Call to action celebrates Bluffton's newest national landmark

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The interior of the historic Campbell Chapel today looks different from its beginnings. In restoration, the dropped ceiling will be removed and the chancel will be reconfigured to represent its original design. Gwyneth J. Saunders

A five-year history project has put Campbell Chapel AME Church in Bluffton on the National Register of Historic Places, a federal database of properties with significant value to the American story.

It began as an effort to give a new church leader the history of the Bluffton church, but became so much more.

Rev. Jon R. Black arrived in March 2015. By that time, Nathaniel "Nate" Pringle, president and founder of A Call to Action, and local historic preservationist Carolyn Coppola, founder of Celebrate Bluffton, had unearthed enough information to support the idea of national recognition.

"Nate Pringle was the person who really had the vision that there was a story to tell, even though nobody really knew it, and there was no documentation except for the deed," Coppola said.

The church sits on less than an acre of land on Boundary Street in Old Town. It was built in 1853 for use by a white Methodist congregation.

After the Civil War, that congregation sold the church to nine freedmen in 1874. The new church owners renovated the building, established it as part of the African Methodist Episcopal Church conference and named it in honor of Jabez P. Campbell, the presiding bishop of the AME church at that time.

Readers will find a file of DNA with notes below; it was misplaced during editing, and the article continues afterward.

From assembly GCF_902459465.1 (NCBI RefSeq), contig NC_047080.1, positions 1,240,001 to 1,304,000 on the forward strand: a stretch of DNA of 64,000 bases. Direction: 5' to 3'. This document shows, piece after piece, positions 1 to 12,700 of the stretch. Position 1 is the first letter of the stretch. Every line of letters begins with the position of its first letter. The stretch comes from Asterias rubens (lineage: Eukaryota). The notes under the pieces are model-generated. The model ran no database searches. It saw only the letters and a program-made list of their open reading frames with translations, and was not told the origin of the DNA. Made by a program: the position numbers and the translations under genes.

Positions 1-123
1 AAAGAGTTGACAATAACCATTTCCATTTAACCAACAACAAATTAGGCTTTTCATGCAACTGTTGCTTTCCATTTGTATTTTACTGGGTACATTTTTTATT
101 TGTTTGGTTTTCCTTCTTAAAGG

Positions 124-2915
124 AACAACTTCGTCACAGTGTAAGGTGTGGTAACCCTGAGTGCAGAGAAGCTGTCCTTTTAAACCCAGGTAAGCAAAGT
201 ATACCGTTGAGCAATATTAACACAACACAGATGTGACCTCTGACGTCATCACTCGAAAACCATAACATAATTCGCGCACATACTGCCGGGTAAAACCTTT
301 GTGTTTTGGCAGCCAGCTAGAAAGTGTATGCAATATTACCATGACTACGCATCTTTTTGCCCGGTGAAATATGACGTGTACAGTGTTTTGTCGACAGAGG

"They left no documentation, and all we have to go on is oral traditions and then what's left in the built environment to corroborate the oral tradition," said Coppola.

What the deed did provide was the names of those nine freedmen: Renty Fields, Jacob Chisolm, William Ferguson, Jeffrey Buncomb, William Smith (or Smiley), David Heyward, Christopher Bryan, Theodor Wilson and William Lightburn.

"We do know that at least one of the white trustees was the master of one of the freedmen. They were familiar with the building and had worshiped there with their owners," said Coppola.

A Porcher descendant noted that Chisholm had been owned by James Porcher.

Many members are descendants of the original nine signatories, including Pringle's family.

Although he could not be reached at press time for a comment, in a Town of Bluffton press release concerning the induction, Pringle said, "When we acknowledge and invest in our historic structures, voices of the past rise up and the entire town reclaims the story of those neighbors who has walked before us. When we honor our collective history, we honor all the facets of what makes us the community we today."

Bluffton Town Councilman Fred Hamilton grew up in the church and said the designation gives the church its rightful identity in the historical district.

Not only is the actual structure important, Hamilton said, "It also brings awareness to the community that they can learn and really enjoy the fact that the story and history behind the structure is significant, and has shaped and formed the entire Bluffton community."